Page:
SHE’LL BE COMING ’ROUND THE MOUNTAIN

Sing along, dance along and follow the adventures of rootin’ tootin’ frontier Babe. After a short introduction, the text swings into multiple verses of the title tune. Who knew there were so many? “She’ll dance across the rooftops” and “she’ll paint the whole town purple” are just two. Each verse also has its own fun exclamation for listeners to shout out or sing, from “Toot-Toot!” to “Tee-Hee!” to “Squish-Splat!” Backmatter even includes pictured instructions on how to perform each exclamation. (For “Squish-Splat,” you imagine juggling jelly with both hands.) Another surprise is a pair of giant saloon-door pages that open out to reveal Babe and all of her partying friends waiting to come in. Dancing type adds energy to Emmett’s Wild West hokey pokey, as do Allwright’s lively illustrations full of dancing, jiggling chickens, prairie dogs, owls and, of course, kids. Yee-Ha! (Picture book. 4-7)

Pub Date: April 10, 2007

ISBN: 1-4169-3652-1

Page Count: 32

Publisher: Atheneum

Review Posted Online: May 20, 2010

Kirkus Reviews Issue: April 1, 2007

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An early reader that kids will want to befriend.

NOT ME!

In an odd-couple pairing of Bear and Chipmunk, only one friend is truly happy to spend the day at the beach.

“Not me!” is poor Chipmunk’s lament each time Bear expresses the pleasure he takes in sunning, swimming, and other activities at the beach. While controlled, repetitive text makes the story accessible to new readers, slapstick humor characterizes the busy watercolor-and-ink illustrations and adds interest. Poor Chipmunk is pinched by a crab, buried in sand, and swept upside down into the water, to name just a few mishaps. Although other animal beachgoers seem to notice Chipmunk’s distress, Bear cheerily goes about his day and seems blithely ignorant of his friend’s misfortunes. The playful tone of the illustrations helps soften the dynamic so that it doesn’t seem as though Chipmunk is in grave danger or that Bear is cruel. As they leave at the end of the book Bear finally asks, “Why did you come?” and Chipmunk’s sweet response caps off the day with a warm sunset in the background.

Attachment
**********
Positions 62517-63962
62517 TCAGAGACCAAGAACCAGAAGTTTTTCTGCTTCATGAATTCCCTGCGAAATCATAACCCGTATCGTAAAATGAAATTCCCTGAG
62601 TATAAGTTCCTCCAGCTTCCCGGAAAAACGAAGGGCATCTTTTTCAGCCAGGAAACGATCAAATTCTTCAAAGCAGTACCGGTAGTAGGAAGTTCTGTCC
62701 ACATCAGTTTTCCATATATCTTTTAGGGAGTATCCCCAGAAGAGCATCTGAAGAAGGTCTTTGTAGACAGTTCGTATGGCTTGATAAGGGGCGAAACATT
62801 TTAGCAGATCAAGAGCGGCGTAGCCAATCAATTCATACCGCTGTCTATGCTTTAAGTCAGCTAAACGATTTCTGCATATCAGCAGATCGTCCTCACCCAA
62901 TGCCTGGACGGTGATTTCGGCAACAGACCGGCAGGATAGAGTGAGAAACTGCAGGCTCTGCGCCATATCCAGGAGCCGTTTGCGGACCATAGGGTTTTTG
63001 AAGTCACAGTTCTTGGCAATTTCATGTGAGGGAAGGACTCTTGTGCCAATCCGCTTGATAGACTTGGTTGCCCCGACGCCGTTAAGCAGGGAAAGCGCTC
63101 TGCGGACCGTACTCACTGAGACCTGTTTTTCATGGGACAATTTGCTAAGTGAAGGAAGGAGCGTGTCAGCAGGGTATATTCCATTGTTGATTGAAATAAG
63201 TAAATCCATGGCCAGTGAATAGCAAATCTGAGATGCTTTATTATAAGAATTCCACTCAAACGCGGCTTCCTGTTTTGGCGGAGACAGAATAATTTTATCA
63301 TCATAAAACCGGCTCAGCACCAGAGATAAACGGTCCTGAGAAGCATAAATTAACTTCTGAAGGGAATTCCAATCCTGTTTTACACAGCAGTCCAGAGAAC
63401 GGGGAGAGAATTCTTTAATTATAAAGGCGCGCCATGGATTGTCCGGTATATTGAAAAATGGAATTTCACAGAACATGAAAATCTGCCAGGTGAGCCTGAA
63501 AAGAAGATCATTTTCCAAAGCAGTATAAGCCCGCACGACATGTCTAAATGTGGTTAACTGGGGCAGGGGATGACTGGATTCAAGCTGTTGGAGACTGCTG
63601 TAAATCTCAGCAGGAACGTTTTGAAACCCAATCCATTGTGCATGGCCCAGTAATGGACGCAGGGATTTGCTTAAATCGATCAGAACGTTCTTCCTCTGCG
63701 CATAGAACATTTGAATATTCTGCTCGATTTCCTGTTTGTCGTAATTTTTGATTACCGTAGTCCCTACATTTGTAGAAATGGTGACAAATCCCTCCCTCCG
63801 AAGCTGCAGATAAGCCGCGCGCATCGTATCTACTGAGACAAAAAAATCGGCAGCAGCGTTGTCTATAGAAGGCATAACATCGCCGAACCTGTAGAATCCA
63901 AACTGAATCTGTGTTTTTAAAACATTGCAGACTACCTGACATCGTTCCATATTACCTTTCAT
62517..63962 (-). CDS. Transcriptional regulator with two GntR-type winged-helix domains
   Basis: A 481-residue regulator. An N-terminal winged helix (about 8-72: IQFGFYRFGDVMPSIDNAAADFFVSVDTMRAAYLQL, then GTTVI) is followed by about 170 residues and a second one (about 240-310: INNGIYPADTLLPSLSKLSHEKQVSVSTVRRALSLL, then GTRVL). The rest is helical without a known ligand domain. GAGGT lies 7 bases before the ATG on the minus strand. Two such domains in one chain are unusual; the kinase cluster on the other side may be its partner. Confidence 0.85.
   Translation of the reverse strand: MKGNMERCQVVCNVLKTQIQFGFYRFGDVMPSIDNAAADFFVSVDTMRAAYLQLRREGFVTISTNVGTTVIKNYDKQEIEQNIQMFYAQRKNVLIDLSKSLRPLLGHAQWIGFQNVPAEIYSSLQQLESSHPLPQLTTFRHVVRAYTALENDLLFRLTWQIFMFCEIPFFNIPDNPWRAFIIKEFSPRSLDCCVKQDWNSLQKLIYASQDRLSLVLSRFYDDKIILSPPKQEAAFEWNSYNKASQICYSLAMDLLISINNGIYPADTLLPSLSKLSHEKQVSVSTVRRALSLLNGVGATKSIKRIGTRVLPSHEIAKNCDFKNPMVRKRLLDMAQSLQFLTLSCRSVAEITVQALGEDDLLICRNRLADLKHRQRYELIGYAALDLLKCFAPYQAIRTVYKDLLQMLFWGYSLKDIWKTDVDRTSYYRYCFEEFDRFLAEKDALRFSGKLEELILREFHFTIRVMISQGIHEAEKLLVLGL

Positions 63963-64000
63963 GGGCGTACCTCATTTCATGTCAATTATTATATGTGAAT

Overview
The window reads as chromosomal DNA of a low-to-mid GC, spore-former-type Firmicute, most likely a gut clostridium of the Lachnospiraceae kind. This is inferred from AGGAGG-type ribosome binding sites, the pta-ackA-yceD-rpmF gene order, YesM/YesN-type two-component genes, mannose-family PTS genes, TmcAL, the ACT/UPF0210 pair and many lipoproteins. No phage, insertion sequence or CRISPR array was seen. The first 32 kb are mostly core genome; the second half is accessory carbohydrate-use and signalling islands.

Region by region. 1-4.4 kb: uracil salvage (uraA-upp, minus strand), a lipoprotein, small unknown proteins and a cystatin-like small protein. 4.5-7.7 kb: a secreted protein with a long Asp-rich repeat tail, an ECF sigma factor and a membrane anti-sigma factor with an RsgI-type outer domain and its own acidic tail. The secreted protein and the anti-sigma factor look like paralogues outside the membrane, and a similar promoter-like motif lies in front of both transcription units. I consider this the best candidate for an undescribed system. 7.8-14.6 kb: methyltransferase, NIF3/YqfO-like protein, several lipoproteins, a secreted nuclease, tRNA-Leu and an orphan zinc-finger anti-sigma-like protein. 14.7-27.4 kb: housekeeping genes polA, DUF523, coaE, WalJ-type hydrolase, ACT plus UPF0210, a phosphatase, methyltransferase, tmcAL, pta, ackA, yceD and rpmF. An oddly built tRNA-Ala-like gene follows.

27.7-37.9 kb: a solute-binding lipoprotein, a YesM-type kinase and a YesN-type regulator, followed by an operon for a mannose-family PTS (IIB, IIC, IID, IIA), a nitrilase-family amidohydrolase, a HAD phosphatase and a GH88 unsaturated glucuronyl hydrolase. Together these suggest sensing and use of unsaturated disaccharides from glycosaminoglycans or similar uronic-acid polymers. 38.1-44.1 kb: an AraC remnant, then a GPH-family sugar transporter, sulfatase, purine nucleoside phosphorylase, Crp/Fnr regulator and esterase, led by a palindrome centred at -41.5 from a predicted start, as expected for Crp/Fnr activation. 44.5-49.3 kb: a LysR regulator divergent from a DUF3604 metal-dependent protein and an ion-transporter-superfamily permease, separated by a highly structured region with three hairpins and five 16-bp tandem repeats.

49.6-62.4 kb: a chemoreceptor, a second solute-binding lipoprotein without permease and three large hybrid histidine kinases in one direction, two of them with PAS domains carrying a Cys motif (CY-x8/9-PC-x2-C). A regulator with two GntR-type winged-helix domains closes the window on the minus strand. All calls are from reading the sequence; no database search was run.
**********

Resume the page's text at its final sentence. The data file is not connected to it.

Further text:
An early reader that kids will want to befriend. (Early reader. 5-7)

Pub Date: Feb. 1, 2016

ISBN: 978-0-8234-3546-3

Page Count: 24

Publisher: Holiday House

Review Posted Online: Dec. 8, 2015

Kirkus Reviews Issue: Dec. 15, 2015

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EQUAL SHMEQUAL

Forest animals learn the many meanings of “equal” through a game of tug-of-war. Mouse initiates the game with Bear, but then realizes that he forgot the important rule of equal teams. As more animals join in, they debate about how to divide evenly and test their ideas. Meat versus plant eaters doesn’t work, nor does furry versus not furry or even halves, since they are different sizes. Bear’s response to it all? “Equal Shmequal.” Gradually the animals learn that just because the numbers are equal does not mean the teams are equal. Mouse’s solution is to equalize the weights, using a seesaw to balance the teams. When Bear and Mouse pull against Turtle, Rabbit, Bobcat, Wolf and Deer, neither side moves—until Bear gets distracted. Moral: “What really matters is equal effort.” A final note tells readers “what it means to be equal” in math, art, law and team sports. Detailed watercolor illustrations clearly show readers what is equal and what is not, especially as the animals fail at their early efforts. A cute look at what can be a difficult concept. (Picture book. 4-7)

Pub Date: July 1, 2005

ISBN: 1-57091-891-0

Page Count: 32

Publisher: Charlesbridge

Review Posted Online: May 20, 2010

Kirkus Reviews Issue: July 1, 2005

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